(4:) a pair of side panels hingedly mounted on the end sections of the rear frame, said side panels in the erected state of the container'occupying the space between the cross beams;

(d) a ceiling panel hinge-d to the upper section of the rear frame, said ceiling panel in the erected state covering the top of said container and in the collapsed state lying against the outer surface of the rear panel;

(e) a floor panel hinged to the lower section of the rear frame, said floor panel in the erected state providing a base for said container and in the collapsed state lying against the inner surface of said rear panel, the side panels in the collapsed state then lying against the floor panel;

(f) a door element hinged to said front frame, said front frame and the door element thereon being disposed adjacent said rear frame in the collapsed state; and

(g) hanger bars removably attached to said upper cross beams in the erected state and extending across said container for supporting clothing therein.

2. A container as set forth in claim 1, further including stringers attachable to said bars for supporting sets of hangers to permit overlapping tiers of clothing to be held in the container.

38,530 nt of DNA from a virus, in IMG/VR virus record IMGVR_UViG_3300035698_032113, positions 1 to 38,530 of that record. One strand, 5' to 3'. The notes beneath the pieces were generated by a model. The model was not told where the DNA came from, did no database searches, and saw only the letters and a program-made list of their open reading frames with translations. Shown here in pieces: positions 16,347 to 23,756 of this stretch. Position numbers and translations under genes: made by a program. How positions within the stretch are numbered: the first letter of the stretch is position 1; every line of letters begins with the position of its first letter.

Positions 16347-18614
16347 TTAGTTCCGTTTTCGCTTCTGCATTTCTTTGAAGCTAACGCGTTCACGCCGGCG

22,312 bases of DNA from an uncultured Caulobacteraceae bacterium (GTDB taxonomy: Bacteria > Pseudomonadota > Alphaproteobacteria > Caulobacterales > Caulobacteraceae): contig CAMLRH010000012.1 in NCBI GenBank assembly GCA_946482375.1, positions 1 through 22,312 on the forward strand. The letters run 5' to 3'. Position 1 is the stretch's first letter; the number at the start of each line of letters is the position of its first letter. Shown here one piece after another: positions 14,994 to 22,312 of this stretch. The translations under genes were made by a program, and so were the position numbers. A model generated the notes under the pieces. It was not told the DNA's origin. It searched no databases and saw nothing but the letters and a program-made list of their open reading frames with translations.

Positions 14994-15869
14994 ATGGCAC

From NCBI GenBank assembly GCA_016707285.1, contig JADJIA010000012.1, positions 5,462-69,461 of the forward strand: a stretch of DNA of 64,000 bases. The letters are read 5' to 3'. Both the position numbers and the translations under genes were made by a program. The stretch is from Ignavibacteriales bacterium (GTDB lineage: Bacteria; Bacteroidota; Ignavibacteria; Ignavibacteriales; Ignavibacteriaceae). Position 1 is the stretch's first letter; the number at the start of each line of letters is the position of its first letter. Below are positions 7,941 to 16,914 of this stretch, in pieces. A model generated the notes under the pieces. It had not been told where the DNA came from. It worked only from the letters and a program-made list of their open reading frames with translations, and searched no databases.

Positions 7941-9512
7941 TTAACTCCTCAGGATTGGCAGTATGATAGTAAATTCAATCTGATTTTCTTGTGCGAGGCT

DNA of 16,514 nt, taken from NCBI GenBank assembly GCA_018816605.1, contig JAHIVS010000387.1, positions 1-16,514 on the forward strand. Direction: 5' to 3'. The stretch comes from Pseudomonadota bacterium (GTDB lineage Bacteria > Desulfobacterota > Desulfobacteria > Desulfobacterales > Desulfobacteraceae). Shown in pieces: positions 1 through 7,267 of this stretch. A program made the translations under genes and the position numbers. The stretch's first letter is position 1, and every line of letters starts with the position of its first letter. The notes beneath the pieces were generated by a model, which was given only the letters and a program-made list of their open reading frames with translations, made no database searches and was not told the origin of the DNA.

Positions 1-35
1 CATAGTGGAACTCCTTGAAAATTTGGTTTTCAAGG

3. A container, as set forth in claim 1, wherein said ceiling and floor panels are formed by foldable leaves.

4. A container as set forth in claim 1, wherein said door element is constituted by a pair of door sections hinged to the end sections of the front frame.

5. A container as set forth in claim 1, wherein said framework is formed of metal and said panels of wood.

References Cited UNITED STATES PATENTS 1,164,755 12/1915 Rouse 220-6 2,934,389 4/1960 Krey 220- 6 3,096,923 7/ 1963 Piller 220-6 FOREIGN PATENTS 8,345 191'1 Great Britain. 453,192 1/ 19 6 8 Switzerland.

WILLIAM T. DIXSON, J 11., Primary Examiner US. Cl. XJR. 217-14; 220-6

Patent Citations
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US1164755 *Sep 17, 1913Dec 21, 1915William J RouseFolding sheet-metal box.
US2934389 *Jun 25, 1956Apr 26, 1960Livingston & CoFoldable cabinet
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Referenced by
Citing PatentFiling datePublication dateApplicantTitle
US3746203 *Aug 19, 1971Jul 17, 1973Cipolla HCollapsible container
US4035964 *Nov 14, 1975Jul 19, 1977Robinson Kenneth JFoldable enclosure
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U.S. Classification206/290, 217/14, 220/6
International ClassificationB65D85/18
Cooperative ClassificationB65D7/26
European ClassificationB65D7/26